County Approves COVID-19 Preparedness And Response Plan
May 20, 2020
By Mike Kruzman /firstname.lastname@example.org
The Livingston County Board of Commissioners has approved a new COVID-19 Preparedness and Response Plan.
The County’s plan was crafted in coordination, and with guidance, from the Livingston County Health Department in an effort to set forth standardized requirements and recommendations needed to ensure the safety of all county employees and the public. Health Department Director Diane McCormick and Director of Environmental Health Matt Bolang, joined Commissioners during their online Finance Committee meeting this morning to talk about the plan and answer any questions they might have. The response plan, which was consulted upon with department heads, shares strategies for virus mitigation through four controls, using OSHA and CDC guidelines.
One area of focus is the use of PPE and where and when it must be used. Any member of the public entering a county building will be required to wear a face covering, and could be asked to leave if they refuse. Commissioner Wes Nakagiri asked what this meant for people that might have a medical condition that prevents them from wearing a covering, and Bolang said they would be taken care of. If a member of the public has asthma, or another appropriate condition that would prevent them from wearing a mask, Bolang said they will make an appointment that could be something like a 1-on-1, an outdoors meeting, or a meeting in a side room where there is plenty of space.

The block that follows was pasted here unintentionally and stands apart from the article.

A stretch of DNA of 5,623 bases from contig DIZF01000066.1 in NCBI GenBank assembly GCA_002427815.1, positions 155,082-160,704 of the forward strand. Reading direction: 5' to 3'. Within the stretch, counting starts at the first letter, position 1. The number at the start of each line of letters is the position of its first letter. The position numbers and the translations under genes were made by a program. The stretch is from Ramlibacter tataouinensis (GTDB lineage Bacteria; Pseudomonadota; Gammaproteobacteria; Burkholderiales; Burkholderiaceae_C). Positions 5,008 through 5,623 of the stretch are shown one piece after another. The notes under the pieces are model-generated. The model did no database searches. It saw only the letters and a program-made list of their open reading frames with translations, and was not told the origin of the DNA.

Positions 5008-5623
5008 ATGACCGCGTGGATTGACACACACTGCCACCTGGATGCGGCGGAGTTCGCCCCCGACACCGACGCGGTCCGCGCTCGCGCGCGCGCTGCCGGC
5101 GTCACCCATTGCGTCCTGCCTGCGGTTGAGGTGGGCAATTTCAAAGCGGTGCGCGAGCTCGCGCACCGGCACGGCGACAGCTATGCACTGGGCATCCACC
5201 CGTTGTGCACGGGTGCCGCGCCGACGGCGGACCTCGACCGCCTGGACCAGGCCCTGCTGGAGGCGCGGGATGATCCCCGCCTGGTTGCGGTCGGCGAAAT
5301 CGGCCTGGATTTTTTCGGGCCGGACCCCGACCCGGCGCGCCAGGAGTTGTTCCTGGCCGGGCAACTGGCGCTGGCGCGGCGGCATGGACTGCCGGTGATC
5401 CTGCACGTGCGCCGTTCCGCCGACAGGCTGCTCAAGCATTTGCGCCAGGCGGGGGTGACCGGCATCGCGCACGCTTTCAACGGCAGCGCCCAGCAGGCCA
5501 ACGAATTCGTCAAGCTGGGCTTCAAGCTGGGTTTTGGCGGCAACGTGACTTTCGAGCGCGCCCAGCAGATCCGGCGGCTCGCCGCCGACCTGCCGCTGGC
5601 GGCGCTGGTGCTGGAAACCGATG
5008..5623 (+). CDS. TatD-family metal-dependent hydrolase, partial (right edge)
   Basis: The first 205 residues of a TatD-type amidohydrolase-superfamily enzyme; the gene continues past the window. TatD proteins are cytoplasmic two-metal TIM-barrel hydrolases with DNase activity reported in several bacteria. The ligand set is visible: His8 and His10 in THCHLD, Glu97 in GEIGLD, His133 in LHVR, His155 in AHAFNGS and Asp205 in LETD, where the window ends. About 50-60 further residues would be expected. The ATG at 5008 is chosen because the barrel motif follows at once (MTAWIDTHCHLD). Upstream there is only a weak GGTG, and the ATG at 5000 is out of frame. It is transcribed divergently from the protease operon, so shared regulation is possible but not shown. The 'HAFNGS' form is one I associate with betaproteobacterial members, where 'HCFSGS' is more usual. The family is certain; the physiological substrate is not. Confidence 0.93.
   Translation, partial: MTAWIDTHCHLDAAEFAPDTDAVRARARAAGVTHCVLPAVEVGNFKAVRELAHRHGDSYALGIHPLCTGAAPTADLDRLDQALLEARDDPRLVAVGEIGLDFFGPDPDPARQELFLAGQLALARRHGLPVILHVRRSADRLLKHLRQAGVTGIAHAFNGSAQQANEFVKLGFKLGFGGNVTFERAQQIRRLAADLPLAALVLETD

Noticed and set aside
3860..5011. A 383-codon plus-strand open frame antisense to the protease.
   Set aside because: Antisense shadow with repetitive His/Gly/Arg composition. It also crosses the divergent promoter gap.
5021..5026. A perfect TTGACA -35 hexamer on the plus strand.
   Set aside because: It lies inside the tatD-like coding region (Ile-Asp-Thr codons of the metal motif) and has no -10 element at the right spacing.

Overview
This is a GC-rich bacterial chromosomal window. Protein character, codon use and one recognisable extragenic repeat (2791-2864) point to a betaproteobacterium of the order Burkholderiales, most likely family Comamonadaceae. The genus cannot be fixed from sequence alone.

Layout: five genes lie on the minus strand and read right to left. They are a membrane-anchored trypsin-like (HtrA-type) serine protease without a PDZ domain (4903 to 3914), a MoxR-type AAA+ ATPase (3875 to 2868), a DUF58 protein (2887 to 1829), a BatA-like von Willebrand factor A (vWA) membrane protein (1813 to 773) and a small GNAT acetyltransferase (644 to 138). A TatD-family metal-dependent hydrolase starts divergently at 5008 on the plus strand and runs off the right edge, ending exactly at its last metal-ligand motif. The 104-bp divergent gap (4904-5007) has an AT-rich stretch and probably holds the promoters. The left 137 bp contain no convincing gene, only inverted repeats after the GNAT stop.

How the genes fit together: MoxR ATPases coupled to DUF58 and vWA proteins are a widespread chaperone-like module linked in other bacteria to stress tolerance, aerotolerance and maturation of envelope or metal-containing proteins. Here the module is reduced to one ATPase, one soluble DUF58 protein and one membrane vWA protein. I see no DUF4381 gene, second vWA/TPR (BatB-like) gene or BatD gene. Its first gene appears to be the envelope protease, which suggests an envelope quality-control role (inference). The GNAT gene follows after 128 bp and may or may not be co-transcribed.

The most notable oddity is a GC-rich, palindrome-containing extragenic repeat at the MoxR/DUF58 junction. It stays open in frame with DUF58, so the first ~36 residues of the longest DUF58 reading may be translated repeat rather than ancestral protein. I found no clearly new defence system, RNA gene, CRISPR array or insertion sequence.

The response plan lays out social distancing requirements for employees keeping space from each other and the public. Engineering strategies are laid out for cleaning and sanitizing the workplace, along with suggestions that could see Plexiglas installed as barriers. Finally, administrative controls include workplace communication and training, and requirements for health monitoring. Each department is being provided no-touch thermometers, but it is up to the employees to self-monitor themselves for symptoms. The plan was adopted by unanimous approval, with commissioners recognizing that it is a living document that will likely see changes as developments dictate.